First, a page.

Monday 31 October 2022

Air Park to transform grounded OzJet into 'luxury' accommodation

A family-owned air park in the West Australian Wheatbelt will soon be offering the "ultimate" luxury stay when accommodation is built from a grounded Boeing 737-200 jet.

White Gum Air Park in the Shire of York is one of just four Australian winners of a global competition that will see them receive $US100,000 ($158,000) towards their transformation project.

The site, located 122 kilometres east of Perth is home to two Boeing jets formerly owned by airline Ozjet, which collapsed after just 14 weeks in 2006.
The aircraft sat idle at Perth Airport for nearly a decade before they were disassembled and brought to White Gum on semi-trailers — one in 2019 and the other in 2021.

The air park owners, Andrew and Mary Cotterell, then reassembled the aircraft along with a team of volunteers and have since been offering tours of the planes as a tourist attraction.

Mr Cotterell has a background in mechanics and said the building process was a worthy challenge.

"It's not a small item you can just pull the bolts out and let it fall over. You need to be careful and do it right so you can get it back together again," he said.

The park also offers training flights and casual accommodation, but the Cotterells thought one of their grounded jets could be put to better use.

They applied for funding through a competition run by US company Airbnb, which was offering a prize pool of $US10 million to 100 "quirky" creations across the globe.

Ms Cotterell said the project would not have happened this quickly without the funding.

"It's amazing. It will be a game changer for us and our little community at White Gum. It's pretty special," she said.

"The Airbnb money will bring this project forward 10 years on what we would have been able to afford to have it up and running by August."

Design blueprints show the plane's cabin being split into two separate sleeping quarters, with ensuite bathrooms and lounge areas at either end.

The cockpit will remain untouched and protected by flexi-glass, which Ms Cotterell said would provide guests with an inside look at the plane's technology.

"When I was younger if you batted your eyelids at the cabin crew they'd take you up to say hi to the pilot — but that doesn't happen anymore," she said.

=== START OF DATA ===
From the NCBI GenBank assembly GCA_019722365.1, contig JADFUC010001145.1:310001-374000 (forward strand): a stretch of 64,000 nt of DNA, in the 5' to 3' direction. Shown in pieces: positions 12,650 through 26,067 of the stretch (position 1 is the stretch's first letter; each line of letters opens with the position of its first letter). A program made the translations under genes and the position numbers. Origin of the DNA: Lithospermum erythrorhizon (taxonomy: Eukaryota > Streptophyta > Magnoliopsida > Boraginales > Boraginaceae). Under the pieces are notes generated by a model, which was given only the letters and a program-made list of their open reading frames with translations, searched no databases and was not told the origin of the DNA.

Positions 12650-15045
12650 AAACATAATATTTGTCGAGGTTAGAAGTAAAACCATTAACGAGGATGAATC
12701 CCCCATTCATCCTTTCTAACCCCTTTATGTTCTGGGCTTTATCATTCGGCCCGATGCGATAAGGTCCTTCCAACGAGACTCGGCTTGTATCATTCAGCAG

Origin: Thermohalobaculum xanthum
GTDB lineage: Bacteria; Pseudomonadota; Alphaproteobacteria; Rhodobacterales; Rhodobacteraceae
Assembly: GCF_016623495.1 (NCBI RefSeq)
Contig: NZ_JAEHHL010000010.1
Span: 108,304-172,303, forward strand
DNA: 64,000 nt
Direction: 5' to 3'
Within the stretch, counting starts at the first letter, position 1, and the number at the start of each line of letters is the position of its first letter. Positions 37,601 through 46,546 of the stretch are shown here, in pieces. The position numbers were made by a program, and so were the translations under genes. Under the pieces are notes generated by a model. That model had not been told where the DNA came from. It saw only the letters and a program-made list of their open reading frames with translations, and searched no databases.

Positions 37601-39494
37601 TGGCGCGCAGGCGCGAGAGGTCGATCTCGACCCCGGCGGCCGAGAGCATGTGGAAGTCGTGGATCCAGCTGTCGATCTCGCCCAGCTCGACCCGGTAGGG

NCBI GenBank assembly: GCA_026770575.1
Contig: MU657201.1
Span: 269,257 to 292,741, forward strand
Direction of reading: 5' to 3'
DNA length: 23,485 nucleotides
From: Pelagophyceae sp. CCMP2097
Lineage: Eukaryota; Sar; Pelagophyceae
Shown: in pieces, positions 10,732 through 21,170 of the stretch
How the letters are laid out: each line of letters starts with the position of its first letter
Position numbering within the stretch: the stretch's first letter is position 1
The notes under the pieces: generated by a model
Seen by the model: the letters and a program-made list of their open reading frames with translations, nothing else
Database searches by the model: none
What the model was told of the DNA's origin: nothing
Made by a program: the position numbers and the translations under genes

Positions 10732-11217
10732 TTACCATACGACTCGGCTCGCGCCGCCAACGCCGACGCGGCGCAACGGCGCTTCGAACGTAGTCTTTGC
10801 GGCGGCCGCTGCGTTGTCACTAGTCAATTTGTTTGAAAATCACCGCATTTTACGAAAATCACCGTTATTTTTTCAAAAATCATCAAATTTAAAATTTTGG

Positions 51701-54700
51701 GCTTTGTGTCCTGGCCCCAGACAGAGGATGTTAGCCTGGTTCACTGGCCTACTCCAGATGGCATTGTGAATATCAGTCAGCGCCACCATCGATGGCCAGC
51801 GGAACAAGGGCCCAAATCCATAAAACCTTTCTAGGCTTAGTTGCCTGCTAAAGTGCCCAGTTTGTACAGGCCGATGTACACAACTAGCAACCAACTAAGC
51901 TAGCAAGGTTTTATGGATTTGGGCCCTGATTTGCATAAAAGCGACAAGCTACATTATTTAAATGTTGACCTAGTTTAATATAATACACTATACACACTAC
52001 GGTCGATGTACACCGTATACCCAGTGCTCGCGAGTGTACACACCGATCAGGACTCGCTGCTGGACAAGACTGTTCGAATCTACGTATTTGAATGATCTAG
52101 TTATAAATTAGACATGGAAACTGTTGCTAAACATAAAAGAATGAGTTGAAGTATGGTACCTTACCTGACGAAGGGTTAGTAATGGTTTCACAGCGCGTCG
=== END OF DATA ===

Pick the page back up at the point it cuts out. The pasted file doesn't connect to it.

"Post-911 it's very hard for people to see the flight deck ... we can actually open the door and show people."

Mr Cotterell said the funding was a reward for months of planning and pitching.The air park also offers training flights and a place for leisure aircraft to stay overnight.(ABC Midwest & Wheatbelt: Sam McManus)

"Trying to sort out what goes where and what fits best, how to get the services, the septics, the water, the electricity to the aircraft all plays a part into how it's laid out," he said.

"I sometimes kick myself, 'What were you thinking?'.

"But it's been so gradual; it was never a plan from the start to do what we've done."

The rooms would be open to guests from August next year, but Mr Cotterell had some seemingly obvious advice for those hoping to book a stay.

"If you hate aviation, we're not the place for you," he said.

OZJET BOEING 737-229 VH-OZU (MSN 21176)

OzJet Airlines Pty Ltd, founded in 2005 with 4 Boeing 737-200 aircraft, was a scheduled and charter airline with its head office in Tullamarine, Melbourne, operating within Australasia from Melbourne Airport, Sydney Airport, and Perth Airport. In 2008 the airline was sold to HeavyLift Cargo Airlines, and on the 20th of May 2009 it suspended its last remaining operations from Perth. In June 2009, OzJet was purchased by the Strategic group. With the insolvency of Strategic Airlines on the 17th of February 2012, OzJet also ceased all operations and went as part of the mother company into administration.

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